You ask me to believe You and
I only see decay.

This, I realise is number three in my very occasional series of tributes to fathers – the ‘Old Deaf Man – is certainly Betjemn senior. See numbers 1 (Horace Silver) and 2 (Astor Piazolla) here and here.


Monday, 17 March 2014



Monday, November 27 I got up very early, and just before nine o’clock Caroline was brought back by the funeral director and she lay on a trestle in the front room, with lots of flowers. She lay there until half-past twelve: over three and a half hours. All the children arrived and the grandchildren, and the guest began arriving, and they all went in to see Caroline, who looked so beautiful. I kissed her, and dropped tears on her cold, cold face.

Thursday, April 25 Where is she? Her body, which I loved and knew so well, was taken away and burned, but she’s not there … I think she’s happy, but I’ll never, ever see her again till that day I die and after that, who knows?

Tony Benn — Diaries

Last week we looked at belief in angels. There were some good comments, and not for the first time we reflected that losing someone is something that is, for most people, decidedly not susceptible to rigorous rational analysis. As Gloria Mundi had it, “it’s a deeper need than rational thought … Who’s going to jump up in a funeral and say ‘he’s not looking down on us, he’s gone, dammit’?

Wendy Coulton believes that her deceased grandparents act as her guardian angels: “It hurts no one else to believe this and I consider myself blessed and loved from people I cherish. They do not have wings and their special power is an enduring and unconditional love for me. I believe in them and they believe in me.”

The feeling that the person who has died is out there somewhere, waiting for us, is strong, expressed for many by that Henry Scott Holland reading about the one who has died being in the next room.

It’s a mystery. It’s mystery that keeps us wondering and also keeps hope alive. The same for people disappear in this world and whose body is never found. Those who love them never give up hope that they are somewhere.

It’s happening now to the families of those who were flying on MH370. In the words of the brother on one missing man: “We are not giving up hope. Because if there are no answers, there is no finality. So, miracles have happened…”

No finality. No end to the mystery. Every one of us goes missing in action someday. For those who love us there may live on a hope or even a belief that we are out there somewhere. For the relatives of those on board MH370 there is the same hope and, as for Tony Benn, the terrible pain of not knowing.

Can grief be assuaged by a nice big car?

Thursday, 19 December 2013




Extract from  Therapy, Legitimation or Both: Funeral Directors and the Grief Process by Ivan Emke (2003):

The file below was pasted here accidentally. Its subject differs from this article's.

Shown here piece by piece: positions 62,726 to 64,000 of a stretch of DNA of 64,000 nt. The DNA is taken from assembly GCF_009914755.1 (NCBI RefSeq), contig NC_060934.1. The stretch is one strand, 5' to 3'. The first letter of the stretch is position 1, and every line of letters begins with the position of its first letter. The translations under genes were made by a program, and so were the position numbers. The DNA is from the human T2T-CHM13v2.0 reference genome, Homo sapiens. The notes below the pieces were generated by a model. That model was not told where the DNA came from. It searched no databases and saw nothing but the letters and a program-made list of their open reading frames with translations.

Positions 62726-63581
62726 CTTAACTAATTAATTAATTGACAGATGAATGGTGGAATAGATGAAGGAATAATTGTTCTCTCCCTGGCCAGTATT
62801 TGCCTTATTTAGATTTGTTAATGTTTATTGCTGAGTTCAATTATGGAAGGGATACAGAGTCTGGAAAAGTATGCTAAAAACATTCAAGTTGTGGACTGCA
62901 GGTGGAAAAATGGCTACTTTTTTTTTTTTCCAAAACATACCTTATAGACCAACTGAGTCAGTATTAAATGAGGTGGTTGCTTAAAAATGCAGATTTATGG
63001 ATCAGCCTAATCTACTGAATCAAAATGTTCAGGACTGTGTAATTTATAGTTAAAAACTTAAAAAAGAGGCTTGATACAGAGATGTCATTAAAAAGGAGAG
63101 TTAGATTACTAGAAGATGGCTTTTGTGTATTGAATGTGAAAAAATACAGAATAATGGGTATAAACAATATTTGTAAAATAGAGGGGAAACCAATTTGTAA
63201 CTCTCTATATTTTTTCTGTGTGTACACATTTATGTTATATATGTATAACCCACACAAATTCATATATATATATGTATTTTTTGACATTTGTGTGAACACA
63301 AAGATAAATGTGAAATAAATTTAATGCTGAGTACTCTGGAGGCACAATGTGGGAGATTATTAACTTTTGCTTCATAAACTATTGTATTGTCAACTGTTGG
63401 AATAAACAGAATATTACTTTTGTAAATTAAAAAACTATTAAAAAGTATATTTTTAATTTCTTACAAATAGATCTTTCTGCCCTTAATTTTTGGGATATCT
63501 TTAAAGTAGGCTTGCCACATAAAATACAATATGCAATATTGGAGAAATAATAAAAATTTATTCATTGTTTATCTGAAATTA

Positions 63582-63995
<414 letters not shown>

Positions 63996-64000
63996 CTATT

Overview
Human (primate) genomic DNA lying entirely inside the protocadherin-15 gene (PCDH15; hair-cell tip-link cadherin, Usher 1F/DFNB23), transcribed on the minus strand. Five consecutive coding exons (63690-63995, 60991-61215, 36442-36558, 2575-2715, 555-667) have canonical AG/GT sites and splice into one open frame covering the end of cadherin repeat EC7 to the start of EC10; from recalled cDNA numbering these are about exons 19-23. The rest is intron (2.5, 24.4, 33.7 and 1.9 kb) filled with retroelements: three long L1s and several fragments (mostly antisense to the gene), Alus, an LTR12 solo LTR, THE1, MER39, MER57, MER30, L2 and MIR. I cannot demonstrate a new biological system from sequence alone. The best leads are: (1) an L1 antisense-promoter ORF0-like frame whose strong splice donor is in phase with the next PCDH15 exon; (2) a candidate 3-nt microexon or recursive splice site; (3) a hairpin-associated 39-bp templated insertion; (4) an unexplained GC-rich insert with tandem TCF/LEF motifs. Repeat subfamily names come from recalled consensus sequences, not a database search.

One example of a product which is “sold” to funeral consumers is funeral automobiles. The sleek automobiles have become standard fare in funeral processions, but one can inquire about the function of these products. Do they help the families in their grieving? If not, why spend the money on them? Isard (2002) questions the need for funeral automobiles, arguing that families are choosing not to use them, in order to save money. The use of vehicles is generally a loss-leader, because funeral homes are not recovering the costs of a hearse and driver, which has a high fixed cost. But Isard notes that a funeral home’s fleet of vehicles is a great source of pride to the Funeral Directors, despite whether they are actually of value to clients or wanted by clients. (I have been told by Funeral Directors that they entered the occupation because, as young men, they were impressed by the cars that Funeral Directors had the chance to drive.)  

Maybe this is an example of a product that Funeral Directors want, but is of no clear therapeutic value to client. 


Different ways to show respect

Thursday, 5 December 2013



Posted by Richard Rawlinson

Haka is not just used by Māoris in New Zealand as a ceremonial to express collective thoughts. This video shows haka performed in 2012 by the comrades of three New Zealand soldiers killed on duty in Afghanistan. It seems fitting when mourning includes anger in the mix of emotions.  

Altered identity

Monday, 7 October 2013



Following on from Tim Clark’s post about grief, I am reminded of a piece by Janice Turner in last week’s Times about the hostile response to Jennifer Saunders’ announcement that she was free of cancer: 

She was accused of “slating” survivors and her remark that some wore the disease “like a badge” distressed terminally ill women who scoffed: “Yeah, like we have a choice!” … Response from other former sufferers was loud and quite angry: how dare she think that she could ever be “free”